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Public Statements

Border Protection, Anti-Terrorism, and Illegal Immigration Control Act of 2005

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Date:
Location: Washington, DC


BORDER PROTECTION, ANTITERRORISM, AND ILLEGAL IMMIGRATION CONTROL ACT OF 2005 -- (House of Representatives - December 15, 2005)

BREAK IN TRANSCRIPT

Mr. DeFAZIO. Mr. Chairman, they are proposing here to build an extensive triple-wall fence along the Mexican border, ostensibly building on the success of a very short section of fence, and they are also proposing that we should study building a fence along the entire 2,000-plus-mile Canadian border. They are not talking much about that.

Here is a picture of one of the world's existing fences that completely surrounds an area. It is in Melilla; and like Ceuta, which is attempting to keep Africans from getting into the Spanish parts of Morocco, they do not work.

The EU paid for these double fences. They use deadly force. They kill people there, and people still go over it, around it, and through it. It is 10 feet high with concertina wire on top. They will make it 20 feet high with concertina wire on top. It does not work.

When Hong Kong was walled off by the Communist Chinese, again, a fairly extensive piece of land, and they could use deadly force, businesses were set up on the Communist Chinese side of the border, the entrepreneurs there, to guarantee to get people through in less than a minute. And they did. And it did not work.

They say it is only $2.2 billion. We could do a lot more with $2.2 billion. We could do some interior enforcement to keep illegal people from working here. We could hire more Border Patrol agents. There are a lot of things we could do with $2.2 billion, but to build or extend this fence, yeah, it will make someone rich like Bechtel or Halliburton or whoever is going to build the fence, they will get a pile of money out of it; but it is not going to work. It does not work in Africa. It did not work in Communist China, again, where they are using deadly force. Are we going to use deadly force?

How about some enforcement on the Mexican side of the border? Well, they do not want to go there because they all voted for NAFTA. They do not want to say let us withdraw from NAFTA unless the Mexicans put enforcement on their side of the border. Right now people line up on the border at night and the Mexican police say, hi, how you doing? Okay. And then they run across.

How about a little bit of international cooperation? There are a lot of things we could do here, but the things we could do that are effective offend big business who are the patrons of the Republican Party. That is interior enforcement, employer enforcement. People do not come here to go on vacation. They come here to go to work. If they could not get work, they would not sneak across the border. If we force the Mexican Government to do something on their side by threatening to withdraw from NAFTA, which we can do with 6 months' notice, again, big business would not allow the Republicans to do that or George Bush certainly would not do it because he is for open borders. But they can pretend here they are doing something.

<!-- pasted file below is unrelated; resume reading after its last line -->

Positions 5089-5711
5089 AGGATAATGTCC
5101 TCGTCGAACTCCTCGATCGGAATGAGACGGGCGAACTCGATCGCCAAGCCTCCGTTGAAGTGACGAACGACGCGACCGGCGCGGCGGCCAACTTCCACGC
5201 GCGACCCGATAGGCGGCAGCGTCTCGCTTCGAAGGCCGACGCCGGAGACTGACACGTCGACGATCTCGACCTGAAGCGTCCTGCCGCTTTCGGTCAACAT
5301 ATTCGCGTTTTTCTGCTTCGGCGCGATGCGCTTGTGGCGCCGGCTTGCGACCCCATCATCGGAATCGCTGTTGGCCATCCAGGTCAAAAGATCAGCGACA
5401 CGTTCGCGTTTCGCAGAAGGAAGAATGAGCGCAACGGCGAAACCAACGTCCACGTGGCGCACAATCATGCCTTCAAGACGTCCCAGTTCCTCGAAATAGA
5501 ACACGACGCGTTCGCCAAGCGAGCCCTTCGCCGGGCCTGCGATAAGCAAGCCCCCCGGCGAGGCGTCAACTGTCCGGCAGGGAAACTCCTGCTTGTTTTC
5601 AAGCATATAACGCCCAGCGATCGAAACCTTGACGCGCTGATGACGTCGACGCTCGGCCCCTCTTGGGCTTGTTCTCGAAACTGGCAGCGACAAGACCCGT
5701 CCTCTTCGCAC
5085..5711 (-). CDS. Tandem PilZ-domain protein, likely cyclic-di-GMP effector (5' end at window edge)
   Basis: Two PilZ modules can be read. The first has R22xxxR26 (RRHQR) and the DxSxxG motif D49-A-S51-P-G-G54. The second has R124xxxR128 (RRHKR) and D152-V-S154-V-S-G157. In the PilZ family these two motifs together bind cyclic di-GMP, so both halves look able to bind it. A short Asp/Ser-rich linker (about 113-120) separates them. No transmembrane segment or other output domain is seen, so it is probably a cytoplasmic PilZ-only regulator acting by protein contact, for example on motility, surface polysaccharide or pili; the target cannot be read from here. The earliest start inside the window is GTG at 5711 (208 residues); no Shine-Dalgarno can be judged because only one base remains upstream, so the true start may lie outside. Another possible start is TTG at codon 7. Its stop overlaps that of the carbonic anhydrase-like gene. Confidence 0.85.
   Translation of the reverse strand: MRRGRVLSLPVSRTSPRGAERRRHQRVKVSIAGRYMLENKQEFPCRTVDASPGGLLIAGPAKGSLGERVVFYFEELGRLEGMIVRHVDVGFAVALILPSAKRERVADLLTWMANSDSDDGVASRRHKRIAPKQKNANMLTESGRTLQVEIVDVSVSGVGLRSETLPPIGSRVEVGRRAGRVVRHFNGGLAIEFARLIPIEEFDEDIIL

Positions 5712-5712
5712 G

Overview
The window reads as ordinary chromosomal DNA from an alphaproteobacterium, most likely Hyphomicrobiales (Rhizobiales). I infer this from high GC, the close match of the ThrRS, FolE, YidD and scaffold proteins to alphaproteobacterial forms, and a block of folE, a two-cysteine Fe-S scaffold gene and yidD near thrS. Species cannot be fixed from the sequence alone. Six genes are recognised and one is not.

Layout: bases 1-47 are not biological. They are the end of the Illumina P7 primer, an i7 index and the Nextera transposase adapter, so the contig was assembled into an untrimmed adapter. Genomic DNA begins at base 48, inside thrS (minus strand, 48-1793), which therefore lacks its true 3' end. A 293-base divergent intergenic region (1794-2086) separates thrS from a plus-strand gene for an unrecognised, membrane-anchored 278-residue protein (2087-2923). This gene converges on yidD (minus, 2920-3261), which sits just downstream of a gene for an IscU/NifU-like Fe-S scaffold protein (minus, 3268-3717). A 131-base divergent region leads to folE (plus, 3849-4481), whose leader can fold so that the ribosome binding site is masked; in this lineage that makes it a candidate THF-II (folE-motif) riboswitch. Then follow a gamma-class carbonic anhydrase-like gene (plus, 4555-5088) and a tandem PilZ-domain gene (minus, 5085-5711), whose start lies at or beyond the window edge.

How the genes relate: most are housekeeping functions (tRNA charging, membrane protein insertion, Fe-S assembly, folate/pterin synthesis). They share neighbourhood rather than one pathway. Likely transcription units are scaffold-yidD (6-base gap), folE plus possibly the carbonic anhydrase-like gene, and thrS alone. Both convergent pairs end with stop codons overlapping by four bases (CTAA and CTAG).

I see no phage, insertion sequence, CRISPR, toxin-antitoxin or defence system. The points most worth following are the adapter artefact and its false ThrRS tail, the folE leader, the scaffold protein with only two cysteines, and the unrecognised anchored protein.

They are wasting $2.2 billion of taxpayer money to do something that has not worked anywhere else in the world even where they are willing to shoot the people that go through the fence, Communist China, Morocco. It is not going to work here either.

And what about Canada? Come on, guys, talk about the Canada part. Tell us about the 2,000-plus-mile fence along the Canadian border. That is going to be a real piece of work.

BREAK IN TRANSCRIPT

Mr. DeFAZIO. Mr. Chairman, I yield myself such time as I may consume.

Hopefully, this will be a relatively noncontroversial amendment, unlike the preceding.

We are doing something nonsensical today. We have, post-9/11, required that manifests be submitted to the United States of America to our law enforcement intelligence authorities for incoming flights for all passengers on board. That is good. That was only voluntarily before 9/11.

Unfortunately, we do not require that this be done until the flight has left, and we have all seen that a number of times flights have been turned back. They have had to land in Canada or Maine. People have had to be off-loaded. It would be a lot more sensible to have a program where we could vet the manifest before the plane leaves.

So this amendment would set up a pilot program. The technology exists. It is being done in Australia and elsewhere very successfully, to have a pilot program so that we could show that this will work so that we can both make America more secure and facilitate international air travel.

Mr. Chairman, I reserve the balance of my time.

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Mr. DeFAZIO. Mr. Chairman, the chairman has spoken so eloquently that I don't think I can improve upon that.

Mr. Chairman, I yield back the balance of my time.

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